By John Greenfield
“Slow Roll Chicago is helping to bridge Chicago’s geographic divides, ” says cofounder Oboi Reed. “We’re getting people from all over the city to show up for rides that are not in their neighborhoods.” The group, whose focus is getting more people on bikes in low-to-middle-income communities of color, is putting on thirty-one bike tours this year, mostly on the South and West Sides.
These include neighborhood rides every Wednesday evening during the warmer months, organized with local nonprofits, neighborhood groups, and churches. “These rides are created with input from the people who live and work in these neighborhoods, so there’s a sense of ownership and involvement,” says Reed, a board member and occasional writer for the transportation news website that I edit.
The Chicago rides were inspired by Slow Roll Detroit, which was launched in 2010 by Jason Hall and Mike MacKool. The Motown events take place every Monday night and regularly draw about 4,000 participants for a relaxed, law-abiding pedal around the city. The Slow Roll movement has spread to several other U.S. cities, as well as three Swedish cities, Berlin, and even the city of Slemani, in Iraq’s Kurdistan region.
Reed and his childhood friend Jamal Julien founded the Chicago chapter last September. “We envision bicycles as effective forms of transportation, contributing to reducing violence, improving health, and creating jobs in communities across Chicago,” states their website.
While Julien is a real estate managing broker, Reed is working full-time at organizing the many rides, each of which involves multiple partners and sponsors, as well as advocacy work and fundraising. He recently graduated from Roosevelt University with a degree in economics, and is trying to parlay his Slow Roll activities into a paying job. “When I graduated, I decided to give myself six months to grow the organization and get paid for it, and not have to find a job that would potentially take me away from this work.” he says.
In addition to organizing rides, Slow Roll Chicago has been involved in lobbying the city for a more equitable distribution of bike resources to the South and West Sides. “From protected bike lanes to Divvy, if we can have more community input and ownership of those projects, people will be more likely to use those resources,” Reed says. The group is also working on launching youth cyclocross and BMX teams.
The weekly Signature Ride Series is the cornerstone of this year’s Slow Roll Chicago agenda. These free tours generally meet at 6pm and depart at 6:30pm. So far, there has been a ride from Edgewater to Evanston, a “West Side Slow Roll Into Spring” that visited Humboldt Park and Logan Square, and “The Conservatory Ride: From the Glass to the Park and Back.” The latter event celebrated the full reopening of the Garfield Park Conservatory, four years after its glass roof was destroyed by a freak hailstorm.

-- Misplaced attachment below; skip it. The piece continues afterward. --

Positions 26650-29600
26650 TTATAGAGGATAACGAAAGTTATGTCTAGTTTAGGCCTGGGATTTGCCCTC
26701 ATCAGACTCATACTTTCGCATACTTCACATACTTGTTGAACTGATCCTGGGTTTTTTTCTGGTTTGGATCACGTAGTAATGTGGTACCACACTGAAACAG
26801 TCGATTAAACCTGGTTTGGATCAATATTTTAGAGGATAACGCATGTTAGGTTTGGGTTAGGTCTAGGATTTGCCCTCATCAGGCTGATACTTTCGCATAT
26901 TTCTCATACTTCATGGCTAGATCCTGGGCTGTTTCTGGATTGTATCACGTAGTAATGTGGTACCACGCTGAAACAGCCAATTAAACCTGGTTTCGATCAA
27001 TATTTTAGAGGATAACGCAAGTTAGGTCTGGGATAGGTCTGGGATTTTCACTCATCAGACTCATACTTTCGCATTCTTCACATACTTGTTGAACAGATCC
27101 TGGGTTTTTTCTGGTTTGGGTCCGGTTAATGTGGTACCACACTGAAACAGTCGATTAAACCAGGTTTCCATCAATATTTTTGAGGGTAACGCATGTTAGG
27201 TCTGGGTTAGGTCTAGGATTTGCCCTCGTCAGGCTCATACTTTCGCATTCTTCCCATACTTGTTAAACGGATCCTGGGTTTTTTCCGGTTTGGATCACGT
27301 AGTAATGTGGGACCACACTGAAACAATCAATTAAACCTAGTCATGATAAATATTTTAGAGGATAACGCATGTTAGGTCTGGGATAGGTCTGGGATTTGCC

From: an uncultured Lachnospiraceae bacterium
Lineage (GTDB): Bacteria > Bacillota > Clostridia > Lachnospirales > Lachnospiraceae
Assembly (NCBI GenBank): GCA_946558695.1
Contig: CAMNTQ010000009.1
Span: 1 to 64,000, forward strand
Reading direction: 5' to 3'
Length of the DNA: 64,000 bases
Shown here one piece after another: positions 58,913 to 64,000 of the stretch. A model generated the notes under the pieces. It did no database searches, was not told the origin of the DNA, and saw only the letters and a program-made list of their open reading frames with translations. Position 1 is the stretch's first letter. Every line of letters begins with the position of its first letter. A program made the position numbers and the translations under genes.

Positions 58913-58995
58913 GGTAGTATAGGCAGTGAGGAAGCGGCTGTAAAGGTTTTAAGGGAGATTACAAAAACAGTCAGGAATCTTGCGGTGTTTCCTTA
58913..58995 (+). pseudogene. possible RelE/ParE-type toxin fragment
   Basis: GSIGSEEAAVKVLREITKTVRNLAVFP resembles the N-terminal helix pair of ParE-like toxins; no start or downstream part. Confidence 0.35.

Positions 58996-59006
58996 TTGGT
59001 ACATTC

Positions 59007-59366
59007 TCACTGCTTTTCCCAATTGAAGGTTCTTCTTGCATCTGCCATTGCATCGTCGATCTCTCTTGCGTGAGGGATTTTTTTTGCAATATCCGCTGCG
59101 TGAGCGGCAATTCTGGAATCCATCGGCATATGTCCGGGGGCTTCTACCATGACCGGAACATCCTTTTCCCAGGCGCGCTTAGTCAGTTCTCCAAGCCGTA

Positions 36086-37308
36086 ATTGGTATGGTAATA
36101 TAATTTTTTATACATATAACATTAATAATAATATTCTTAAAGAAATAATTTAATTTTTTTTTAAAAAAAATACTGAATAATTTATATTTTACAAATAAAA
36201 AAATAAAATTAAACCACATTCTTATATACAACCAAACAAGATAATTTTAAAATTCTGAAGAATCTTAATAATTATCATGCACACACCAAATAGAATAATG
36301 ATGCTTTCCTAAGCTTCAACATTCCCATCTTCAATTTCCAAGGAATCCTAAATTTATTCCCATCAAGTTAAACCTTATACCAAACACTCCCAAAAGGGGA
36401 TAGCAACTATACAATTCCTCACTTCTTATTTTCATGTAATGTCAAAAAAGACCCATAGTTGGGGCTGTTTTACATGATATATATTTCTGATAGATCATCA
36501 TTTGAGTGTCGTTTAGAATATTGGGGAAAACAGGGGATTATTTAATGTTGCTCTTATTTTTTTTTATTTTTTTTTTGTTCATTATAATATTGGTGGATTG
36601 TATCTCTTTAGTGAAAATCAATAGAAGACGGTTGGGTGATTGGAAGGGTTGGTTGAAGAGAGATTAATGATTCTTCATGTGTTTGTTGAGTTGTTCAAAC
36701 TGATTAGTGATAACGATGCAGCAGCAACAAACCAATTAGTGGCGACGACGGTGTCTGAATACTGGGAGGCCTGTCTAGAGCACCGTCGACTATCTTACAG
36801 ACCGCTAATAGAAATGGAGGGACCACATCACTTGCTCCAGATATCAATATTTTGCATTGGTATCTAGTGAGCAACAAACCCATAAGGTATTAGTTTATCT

This Wednesday, April 29, SRC hosts the tour “Ride the Waves: Exploring Our Natural Connections from the Chicago River to Lake Michigan. The ride meets at Ain’t She Sweet Café, 526 East 43rd in Bronzeville and will visit Pilsen, Chinatown’s Ping Tom Park and 31st Street Beach.
Next week starts the “Showing Love to Community Bike Shops” series. On Wednesday, May 6, the group will meet at Blackstone Bicycle Works, 6100 South Blackstone in Woodlawn, take a tour of the surrounding neighborhoods and then return to the shop, showcasing the center’s work with youth education and bike recycling. Similar rides take place on May 13 at Working Bikes Cooperative and on May 20 at West Town Bikes, and there will be an “All Together Now Ride” involving all three shops on May 27. Many more weekly rides will be held through October, with details T.B.D.
In addition to the Wednesday night tours, Slow Roll Chicago is hosting a few weekend rides this year. On Saturday, May 2, they’ll lead the ride “Women Breaking Through Barriers,” co-hosted by Women Bike Chicago and Breakthrough Urban Ministries. Saturday, May 30 is “Rolling Into the Future,” a celebration of local high school and elementary graduates, leaving from Tuley Park, 501 East 90th Place in Chatham.
An inclusive aspect of the SRC rides is the availability of loaner bikes. “We realize a lot of people aren’t sold on the idea of biking in the city, and they may not own a bicycle, or their bike might not be in good repair,” Reed says. “We want to remove that barrier.” They’re working on building a fleet of 100 loaners, but in the meantime they’re using bikes provided by Divvy, West Town Bikes and Working Bikes. While they ask for an ID in order to ensure they get the cycles back at the end of each ride, they’ll also let those without IDs borrow bikes if one of the partnering community organizations vouches for them.
On the recent Humboldt Park ride, all thirty of the loaners they had on hand were used by teens who happened to be hanging out in Kells Park, the starting point at Chicago and Kedzie, and decided to saddle up at the spur of the moment. “Jamal and I were blown away by the number of young people who participated,” Reed says.